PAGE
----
For Immediate Release
Civil and Voting Rights Organizations Oppose Tennessee’s Proposed Restrictions to Voter Registration Drives
Proposed new rules are confusing and vague and would deter groups from helping others register to vote through harsh criminal and civil penalties
WASHINGTON - A collective of national civil and voting rights organizations sent a letter to the Tennessee General Assembly asking them to reject bill SB971/HB1079 that would create burdensome requirements, threatening civil and criminal penalties for individuals and groups conducting voter registration drives. The bill, scheduled for a vote in the House Monday, will intimidate groups from conducting community-based drives to avoid the risk of being subject to the bill’s severe penalties.
In a state that struggles with voter registration and turnout, leaders should look for ways to encourage activities like voter registration drives, but these new restrictions will have the exact opposite effect.
The letter outlines several issues that make this bill a threat to efforts to make democracy more accessible to all Americans. The language used in the bill is vague and makes it unclear who must follow the requirements—for example, it heavily penalizes voter registration drives for handing in registration forms “deemed deficient” without explaining clearly who is subject to the rule and what would considered a “deficient” form, and it adds poorly-defined criminal penalties for honest mistakes. Tennessee’s criminal laws already protect voters and prohibit voter registration fraud, making these vague, onerous new restrictions unnecessary.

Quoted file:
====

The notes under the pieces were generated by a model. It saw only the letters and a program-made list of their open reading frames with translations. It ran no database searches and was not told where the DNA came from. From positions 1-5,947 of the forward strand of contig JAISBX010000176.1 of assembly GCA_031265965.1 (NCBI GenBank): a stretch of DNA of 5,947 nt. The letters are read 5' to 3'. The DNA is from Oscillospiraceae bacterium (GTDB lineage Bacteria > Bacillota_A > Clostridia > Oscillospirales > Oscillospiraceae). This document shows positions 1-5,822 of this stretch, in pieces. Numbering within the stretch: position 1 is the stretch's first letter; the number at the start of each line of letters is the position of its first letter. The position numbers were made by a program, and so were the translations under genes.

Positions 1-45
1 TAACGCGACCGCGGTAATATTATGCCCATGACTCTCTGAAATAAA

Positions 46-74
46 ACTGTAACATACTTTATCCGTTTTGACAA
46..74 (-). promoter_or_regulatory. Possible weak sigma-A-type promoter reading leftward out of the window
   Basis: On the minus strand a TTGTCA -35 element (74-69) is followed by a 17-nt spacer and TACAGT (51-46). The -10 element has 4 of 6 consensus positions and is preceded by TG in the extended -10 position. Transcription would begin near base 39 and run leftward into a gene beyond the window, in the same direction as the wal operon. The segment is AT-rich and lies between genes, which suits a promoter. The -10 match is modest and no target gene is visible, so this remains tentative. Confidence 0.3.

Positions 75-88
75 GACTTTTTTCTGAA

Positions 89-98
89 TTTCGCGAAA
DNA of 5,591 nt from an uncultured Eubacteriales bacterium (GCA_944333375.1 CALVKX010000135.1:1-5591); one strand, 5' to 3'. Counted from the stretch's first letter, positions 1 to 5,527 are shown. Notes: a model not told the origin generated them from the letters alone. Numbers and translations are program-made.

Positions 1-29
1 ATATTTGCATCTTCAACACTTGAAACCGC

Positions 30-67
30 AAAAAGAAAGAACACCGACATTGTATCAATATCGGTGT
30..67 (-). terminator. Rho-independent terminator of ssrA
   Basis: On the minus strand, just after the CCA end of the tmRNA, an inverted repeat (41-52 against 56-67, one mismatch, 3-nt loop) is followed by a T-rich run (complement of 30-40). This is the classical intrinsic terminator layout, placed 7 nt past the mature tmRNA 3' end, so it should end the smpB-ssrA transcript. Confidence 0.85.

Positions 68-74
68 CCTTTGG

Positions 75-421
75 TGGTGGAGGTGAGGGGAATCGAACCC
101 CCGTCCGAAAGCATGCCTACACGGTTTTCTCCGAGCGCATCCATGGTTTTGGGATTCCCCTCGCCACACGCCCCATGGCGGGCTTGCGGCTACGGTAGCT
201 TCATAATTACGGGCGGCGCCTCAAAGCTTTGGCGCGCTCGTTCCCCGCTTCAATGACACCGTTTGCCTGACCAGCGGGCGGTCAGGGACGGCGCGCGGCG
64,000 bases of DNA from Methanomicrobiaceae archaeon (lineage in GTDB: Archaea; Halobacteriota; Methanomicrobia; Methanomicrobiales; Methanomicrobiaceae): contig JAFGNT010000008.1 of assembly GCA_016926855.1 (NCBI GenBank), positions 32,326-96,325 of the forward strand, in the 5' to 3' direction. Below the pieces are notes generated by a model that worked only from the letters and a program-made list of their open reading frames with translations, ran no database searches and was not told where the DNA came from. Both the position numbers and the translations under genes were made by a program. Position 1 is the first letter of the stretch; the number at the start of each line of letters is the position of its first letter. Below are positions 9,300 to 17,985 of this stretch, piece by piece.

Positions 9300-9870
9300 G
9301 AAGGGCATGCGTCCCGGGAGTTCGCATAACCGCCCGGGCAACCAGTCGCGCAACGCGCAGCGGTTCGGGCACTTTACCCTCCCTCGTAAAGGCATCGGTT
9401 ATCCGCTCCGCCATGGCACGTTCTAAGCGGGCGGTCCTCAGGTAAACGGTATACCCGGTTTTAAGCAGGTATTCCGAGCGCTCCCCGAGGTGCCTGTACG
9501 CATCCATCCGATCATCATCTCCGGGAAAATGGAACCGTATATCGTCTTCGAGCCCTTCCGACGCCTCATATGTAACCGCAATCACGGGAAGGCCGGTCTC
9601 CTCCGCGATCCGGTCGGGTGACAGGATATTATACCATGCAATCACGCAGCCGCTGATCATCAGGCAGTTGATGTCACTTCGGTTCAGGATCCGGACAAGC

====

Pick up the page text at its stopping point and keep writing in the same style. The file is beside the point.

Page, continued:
SCROLL TO CONTINUE WITH CONTENT
Never Miss a Beat.
Get our best delivered to your inbox.
The bill also requires state-sponsored training without ensuring groups can actually participate, another provision with the threat of criminal prosecution. As written, this bill has no requirement that training be made available on any schedule or timeframe, or that it be made available on-demand online or otherwise.
In the letter, the organizations encouraged policymakers to “instead focus on modernizing Tennessee’s registration and election administration to promote participation and bring more eligible citizens into our democracy.”
The letter sent to the Tennessee General Assembly can be found here. Signers include:
- American-Arab Anti-Discrimination Committee (ADC)
- Arab American Institute
- Asian and Pacific Islander American Vote (APIAVote)
- Campaign Legal Center
- Coalition of Black Trade Unionists
- Disability Rights Tennessee
- Fair Elections Center
- Franciscan Action Network
- Lawyers' Committee for Civil Rights Under Law
- Leadership Conference on Civil and Human Rights
- League of Women Voters of the United States
- National Disability Rights Network
- NETWORK Lobby for Catholic Social Justice
- Service Employees International Union (SEIU)
- Southern Poverty Law Center
- Tennessee State Conference NAACP
- Transformative Justice Coalition
- UFCW Minority Coalition
Our pandemic coverage is free to all. As is all of our reporting.
No paywalls. No advertising. No corporate sponsors. Since the coronavirus pandemic broke out, traffic to the Common Dreams website has gone through the roof— at times overwhelming and crashing our servers. Common Dreams is a news outlet for everyone and that’s why we have never made our readers pay for the news and never will. But if you can, please support our essential reporting today. Without Your Support We Won't Exist.
Please select a donation method:
The Lawyers' Committee for Civil Rights Under Law, a nonpartisan, nonprofit organization, was formed in 1963 at the request of President John F. Kennedy to involve the private bar in providing legal services to address racial discrimination. The principal mission of the Lawyers' Committee is to secure, through the rule of law, equal justice under law.